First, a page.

Gunner Thoughts

Arsenal Identity Missing on the Big Stage

The first half of the season Arsenal’s identity soared. The second half it was challenged and went missing. Arsenal have to build from here to hit the next level.

Blog’s Hero Image Choice: My face during the 90 minutes versus Brighton summarized in Jesus form.

All season, Arsenal and Arteta have talked about this idea of ‘identity’. Establishing, maintaining, retaining, and flourishing under this brand of Arsenal play that’s made up of ‘non-negotiables’, tactical setups, fluid play, and expressive and expansive football. Culminating in that single word, identity, we have even seen a visualization of it hung in the team’s locker room.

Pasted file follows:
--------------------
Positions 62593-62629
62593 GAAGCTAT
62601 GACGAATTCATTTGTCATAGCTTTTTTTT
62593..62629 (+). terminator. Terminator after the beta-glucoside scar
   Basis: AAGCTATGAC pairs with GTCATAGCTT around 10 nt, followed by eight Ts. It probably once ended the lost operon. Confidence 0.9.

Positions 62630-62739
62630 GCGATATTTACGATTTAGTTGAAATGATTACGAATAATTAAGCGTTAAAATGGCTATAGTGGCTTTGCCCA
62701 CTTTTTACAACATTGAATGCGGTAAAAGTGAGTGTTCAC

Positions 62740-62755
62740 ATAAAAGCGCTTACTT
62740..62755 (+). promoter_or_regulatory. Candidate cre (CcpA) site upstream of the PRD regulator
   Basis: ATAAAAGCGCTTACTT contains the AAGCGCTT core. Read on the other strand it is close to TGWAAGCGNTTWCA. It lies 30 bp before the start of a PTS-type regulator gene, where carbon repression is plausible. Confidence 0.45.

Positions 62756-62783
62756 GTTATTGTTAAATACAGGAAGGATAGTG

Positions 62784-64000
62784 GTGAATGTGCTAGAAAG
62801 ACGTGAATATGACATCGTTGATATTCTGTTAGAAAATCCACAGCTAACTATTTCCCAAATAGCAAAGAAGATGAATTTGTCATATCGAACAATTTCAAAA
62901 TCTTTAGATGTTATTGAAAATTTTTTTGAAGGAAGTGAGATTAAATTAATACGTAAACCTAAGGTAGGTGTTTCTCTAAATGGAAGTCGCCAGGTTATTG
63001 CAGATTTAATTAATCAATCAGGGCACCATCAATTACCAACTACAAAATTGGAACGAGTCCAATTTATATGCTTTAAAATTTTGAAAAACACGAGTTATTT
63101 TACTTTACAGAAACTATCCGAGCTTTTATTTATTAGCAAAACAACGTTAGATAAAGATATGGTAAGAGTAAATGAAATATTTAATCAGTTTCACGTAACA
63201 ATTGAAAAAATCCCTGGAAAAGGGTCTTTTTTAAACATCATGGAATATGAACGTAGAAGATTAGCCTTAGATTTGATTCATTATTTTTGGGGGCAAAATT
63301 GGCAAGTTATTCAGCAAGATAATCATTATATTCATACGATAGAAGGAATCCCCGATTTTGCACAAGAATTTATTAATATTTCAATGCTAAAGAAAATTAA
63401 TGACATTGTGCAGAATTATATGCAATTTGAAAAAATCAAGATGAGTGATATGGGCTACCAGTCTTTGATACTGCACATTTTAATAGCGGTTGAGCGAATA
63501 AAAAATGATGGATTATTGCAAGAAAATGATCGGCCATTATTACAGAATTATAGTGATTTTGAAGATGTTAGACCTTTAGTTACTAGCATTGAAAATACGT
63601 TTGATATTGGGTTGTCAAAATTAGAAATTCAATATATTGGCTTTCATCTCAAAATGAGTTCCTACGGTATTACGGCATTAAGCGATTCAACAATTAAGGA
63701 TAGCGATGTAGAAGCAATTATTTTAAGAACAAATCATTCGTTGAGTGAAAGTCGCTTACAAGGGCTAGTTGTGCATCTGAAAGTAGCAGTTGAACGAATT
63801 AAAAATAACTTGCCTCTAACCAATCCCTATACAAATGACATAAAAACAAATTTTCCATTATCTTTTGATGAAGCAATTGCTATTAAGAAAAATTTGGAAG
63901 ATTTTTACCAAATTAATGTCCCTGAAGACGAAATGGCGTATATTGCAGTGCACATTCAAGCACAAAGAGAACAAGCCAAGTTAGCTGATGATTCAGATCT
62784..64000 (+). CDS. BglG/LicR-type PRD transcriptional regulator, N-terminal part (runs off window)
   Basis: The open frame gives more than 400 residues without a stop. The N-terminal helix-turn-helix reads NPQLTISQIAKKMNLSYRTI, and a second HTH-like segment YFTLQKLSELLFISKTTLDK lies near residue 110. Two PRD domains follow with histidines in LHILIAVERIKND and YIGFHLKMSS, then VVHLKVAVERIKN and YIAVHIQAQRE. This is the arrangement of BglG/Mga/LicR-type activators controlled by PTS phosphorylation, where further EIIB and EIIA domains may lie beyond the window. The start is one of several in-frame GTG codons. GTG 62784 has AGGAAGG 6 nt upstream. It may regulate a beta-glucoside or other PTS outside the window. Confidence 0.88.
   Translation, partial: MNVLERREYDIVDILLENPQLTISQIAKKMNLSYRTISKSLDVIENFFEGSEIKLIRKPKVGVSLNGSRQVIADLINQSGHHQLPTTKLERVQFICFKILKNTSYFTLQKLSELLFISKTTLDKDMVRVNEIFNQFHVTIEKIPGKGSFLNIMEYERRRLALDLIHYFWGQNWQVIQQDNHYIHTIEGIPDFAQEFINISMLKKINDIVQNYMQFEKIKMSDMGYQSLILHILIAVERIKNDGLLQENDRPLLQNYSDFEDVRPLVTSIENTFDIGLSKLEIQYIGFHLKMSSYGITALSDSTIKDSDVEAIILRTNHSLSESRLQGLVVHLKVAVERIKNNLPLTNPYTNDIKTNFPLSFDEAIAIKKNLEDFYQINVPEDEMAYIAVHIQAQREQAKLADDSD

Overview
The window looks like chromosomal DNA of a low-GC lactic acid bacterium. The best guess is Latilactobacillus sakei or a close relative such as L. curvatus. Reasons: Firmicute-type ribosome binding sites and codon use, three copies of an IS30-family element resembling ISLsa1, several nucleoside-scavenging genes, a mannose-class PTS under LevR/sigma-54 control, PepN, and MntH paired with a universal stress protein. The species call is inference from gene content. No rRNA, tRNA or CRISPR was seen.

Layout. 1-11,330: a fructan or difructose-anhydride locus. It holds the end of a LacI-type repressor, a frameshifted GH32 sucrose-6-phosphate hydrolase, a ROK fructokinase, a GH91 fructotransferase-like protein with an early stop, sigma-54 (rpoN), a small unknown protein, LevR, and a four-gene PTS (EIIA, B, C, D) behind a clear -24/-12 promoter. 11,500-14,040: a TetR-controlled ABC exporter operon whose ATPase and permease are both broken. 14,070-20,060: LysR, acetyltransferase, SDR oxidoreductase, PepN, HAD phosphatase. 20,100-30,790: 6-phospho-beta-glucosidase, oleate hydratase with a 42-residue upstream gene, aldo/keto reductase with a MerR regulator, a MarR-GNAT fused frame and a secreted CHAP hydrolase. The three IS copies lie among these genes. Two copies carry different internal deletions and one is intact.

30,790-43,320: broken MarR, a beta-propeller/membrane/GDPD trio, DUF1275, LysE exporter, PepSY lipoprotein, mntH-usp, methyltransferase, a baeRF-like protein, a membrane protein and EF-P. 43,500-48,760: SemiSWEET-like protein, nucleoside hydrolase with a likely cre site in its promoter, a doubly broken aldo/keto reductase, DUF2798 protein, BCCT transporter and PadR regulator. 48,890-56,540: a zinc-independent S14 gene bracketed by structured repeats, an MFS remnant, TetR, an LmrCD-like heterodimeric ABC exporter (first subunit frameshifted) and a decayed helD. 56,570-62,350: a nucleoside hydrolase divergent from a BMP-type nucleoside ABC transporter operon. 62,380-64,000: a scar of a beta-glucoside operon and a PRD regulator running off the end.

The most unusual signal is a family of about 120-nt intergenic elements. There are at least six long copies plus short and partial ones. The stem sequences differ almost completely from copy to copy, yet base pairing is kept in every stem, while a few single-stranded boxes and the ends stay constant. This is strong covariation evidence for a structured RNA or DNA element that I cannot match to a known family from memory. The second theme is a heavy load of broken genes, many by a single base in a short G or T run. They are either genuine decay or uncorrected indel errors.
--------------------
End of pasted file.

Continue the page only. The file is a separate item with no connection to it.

Source: NowArsenal

A reminder to this side of who they are, who they want to be, and how they want to play, this concept has been in the works for at least two seasons but felt as though it really blossomed with the season’s squad.

The levels of specificity were raised, extra quality was injected, and the rise in this side’s ceiling of play was evident from preseason when Arsenal won every televised/streamed match including a 4-0 drubbing of Chelsea and 6-0 smashing of Sevilla to end it. What followed was 21 matches that saw Arsenal soar.

The first half of this season was almost the stuff of dreams, too good to be true. Twenty-one matches in all competitions and Arsenal won 17 of them, drawing 2 and losing 2. After the World Cup break, Arsenal hit the ground running, stringing together six more results (although a frustrating draw to Newcastle).